Posted By RichC on March 19, 2008
Newsy couple of items from the last feel days — from politics to the economy. Here’s are the two biggies for March 2008.
First, the big news has been the offensive remarks associated with Democratic candidate for President, Barack Obama. The anti-American and racial messages from his long time pastor and friend, Rev. Jeremiah Wright have triggered a backlash of concern over Obama’s judgment and ties to the more radical element of African-American culture. (see video comment montage below) On Tuesday, Senator Obama delivered a speech attempting to distances himself the pastor of 20 years and dealing with the race issue which is still divisive in America. (NYTimes article) As an intelligent politician and excellent orator, Obama’s 30 minute speech was tailored to answer questions about race and is hoped by his supporters to put his campaign back on track. Current polling shows him significantly behind in the state of Pennsylvania, although his lead in delegate count still makes him the front runner for the Democratic nomination. USAToday shows Clinton and Obama neck and neck for the nomination.
On the Record montage of Rev. Wright
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Second, the Fed has again made moves to stimulate our economy at the expense of the weak dollar. Adding more capital through any means they have, the Fed cut rates 75 basis points today; it isn’t going to make the dollar any stronger … at least in the short term. Current rates are at historically low numbers and match the lows of December 2004. The low 2.25 fed funds rate is hoped to salvage struggling banks and borrowers who have been too aggressive in both loaning and borrowing money. If you are a homeowner with higher rates and reasonable equity, now might be a good time to refinance your debt.
Release Date: March 18, 2008
For immediate release
The Federal Open Market Committee decided today to lower its target for the federal funds rate 75 basis points to 2-1/4 percent.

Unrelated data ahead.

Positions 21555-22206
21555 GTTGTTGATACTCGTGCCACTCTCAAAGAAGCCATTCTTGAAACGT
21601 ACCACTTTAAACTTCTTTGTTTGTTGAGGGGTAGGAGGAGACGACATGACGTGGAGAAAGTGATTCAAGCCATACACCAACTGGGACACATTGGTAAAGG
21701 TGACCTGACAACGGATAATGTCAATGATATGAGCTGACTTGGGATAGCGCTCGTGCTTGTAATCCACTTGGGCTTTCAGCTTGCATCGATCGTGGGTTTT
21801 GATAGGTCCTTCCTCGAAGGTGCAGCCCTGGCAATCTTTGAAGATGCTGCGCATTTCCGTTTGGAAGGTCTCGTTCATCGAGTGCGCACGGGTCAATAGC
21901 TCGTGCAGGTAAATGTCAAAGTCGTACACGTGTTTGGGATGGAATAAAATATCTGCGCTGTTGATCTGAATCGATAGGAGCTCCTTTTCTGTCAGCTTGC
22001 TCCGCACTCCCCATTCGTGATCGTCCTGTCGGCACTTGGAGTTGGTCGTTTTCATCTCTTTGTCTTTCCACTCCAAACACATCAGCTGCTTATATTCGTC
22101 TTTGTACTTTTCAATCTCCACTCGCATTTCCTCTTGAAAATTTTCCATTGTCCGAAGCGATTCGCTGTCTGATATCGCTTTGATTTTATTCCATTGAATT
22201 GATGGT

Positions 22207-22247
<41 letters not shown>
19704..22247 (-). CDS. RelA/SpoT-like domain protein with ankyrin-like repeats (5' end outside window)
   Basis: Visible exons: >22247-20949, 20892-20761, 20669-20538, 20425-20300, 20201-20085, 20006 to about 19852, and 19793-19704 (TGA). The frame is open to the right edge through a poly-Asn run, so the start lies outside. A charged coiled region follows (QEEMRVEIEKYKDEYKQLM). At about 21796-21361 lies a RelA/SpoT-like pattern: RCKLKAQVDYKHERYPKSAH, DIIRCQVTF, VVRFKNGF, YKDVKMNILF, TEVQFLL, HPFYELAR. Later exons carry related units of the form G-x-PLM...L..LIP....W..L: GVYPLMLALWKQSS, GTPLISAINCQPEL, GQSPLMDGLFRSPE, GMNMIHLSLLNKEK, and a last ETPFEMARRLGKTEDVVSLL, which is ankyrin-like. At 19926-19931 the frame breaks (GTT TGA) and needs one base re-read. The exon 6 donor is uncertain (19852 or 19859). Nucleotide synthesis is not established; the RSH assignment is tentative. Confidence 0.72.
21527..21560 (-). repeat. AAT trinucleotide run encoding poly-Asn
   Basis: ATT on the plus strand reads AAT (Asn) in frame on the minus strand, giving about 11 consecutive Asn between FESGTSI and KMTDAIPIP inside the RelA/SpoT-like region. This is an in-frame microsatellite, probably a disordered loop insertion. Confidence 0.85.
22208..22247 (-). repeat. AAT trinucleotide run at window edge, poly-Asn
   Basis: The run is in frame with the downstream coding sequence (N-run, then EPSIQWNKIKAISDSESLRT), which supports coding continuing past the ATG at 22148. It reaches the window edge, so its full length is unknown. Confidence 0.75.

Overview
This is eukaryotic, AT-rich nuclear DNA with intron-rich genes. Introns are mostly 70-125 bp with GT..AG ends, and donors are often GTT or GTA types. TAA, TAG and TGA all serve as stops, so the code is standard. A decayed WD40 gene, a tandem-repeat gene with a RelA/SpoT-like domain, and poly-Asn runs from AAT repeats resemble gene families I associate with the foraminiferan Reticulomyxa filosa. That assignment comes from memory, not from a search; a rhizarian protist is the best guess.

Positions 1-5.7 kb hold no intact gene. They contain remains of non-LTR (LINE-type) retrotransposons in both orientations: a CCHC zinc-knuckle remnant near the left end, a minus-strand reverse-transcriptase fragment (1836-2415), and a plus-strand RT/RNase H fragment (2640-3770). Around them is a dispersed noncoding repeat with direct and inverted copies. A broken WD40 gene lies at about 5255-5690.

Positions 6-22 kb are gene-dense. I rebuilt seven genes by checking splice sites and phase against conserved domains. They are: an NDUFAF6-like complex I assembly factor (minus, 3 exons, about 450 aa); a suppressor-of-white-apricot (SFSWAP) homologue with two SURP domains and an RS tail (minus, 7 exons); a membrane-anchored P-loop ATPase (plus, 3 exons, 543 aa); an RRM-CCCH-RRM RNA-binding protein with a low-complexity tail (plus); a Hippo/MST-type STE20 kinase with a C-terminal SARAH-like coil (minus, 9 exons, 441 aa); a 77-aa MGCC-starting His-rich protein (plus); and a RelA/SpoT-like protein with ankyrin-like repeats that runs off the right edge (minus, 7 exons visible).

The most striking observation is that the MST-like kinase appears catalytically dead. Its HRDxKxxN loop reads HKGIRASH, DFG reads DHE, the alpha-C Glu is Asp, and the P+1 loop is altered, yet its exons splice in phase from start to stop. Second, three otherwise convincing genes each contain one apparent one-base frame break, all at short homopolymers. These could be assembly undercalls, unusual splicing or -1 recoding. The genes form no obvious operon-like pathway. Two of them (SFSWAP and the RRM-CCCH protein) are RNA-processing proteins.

Recent information indicates that the outlook for economic activity has weakened further. Growth in consumer spending has slowed and labor markets have softened. Financial markets remain under considerable stress, and the tightening of credit conditions and the deepening of the housing contraction are likely to weigh on economic growth over the next few quarters.
Inflation has been elevated, and some indicators of inflation expectations have risen. The Committee expects inflation to moderate in coming quarters, reflecting a projected leveling-out of energy and other commodity prices and an easing of pressures on resource utilization. Still, uncertainty about the inflation outlook has increased. It will be necessary to continue to monitor inflation developments carefully.
Todayâ€™s policy action, combined with those taken earlier, including measures to foster market liquidity, should help to promote moderate growth over time and to mitigate the risks to economic activity. However, downside risks to growth remain. The Committee will act in a timely manner as needed to promote sustainable economic growth and price stability.
Voting for the FOMC monetary policy action were: Ben S. Bernanke, Chairman; Timothy F. Geithner, Vice Chairman; Donald L. Kohn; Randall S. Kroszner; Frederic S. Mishkin; Sandra Pianalto; Gary H. Stern; and Kevin M. Warsh. Voting against were Richard W. Fisher and Charles I. Plosser, who preferred less aggressive action at this meeting.
In a related action, the Board of Governors unanimously approved a 75-basis-point decrease in the discount rate to 2-1/2 percent. In taking this action, the Board approved the requests submitted by the Boards of Directors of the Federal Reserve Banks of Boston, New York, and San Francisco.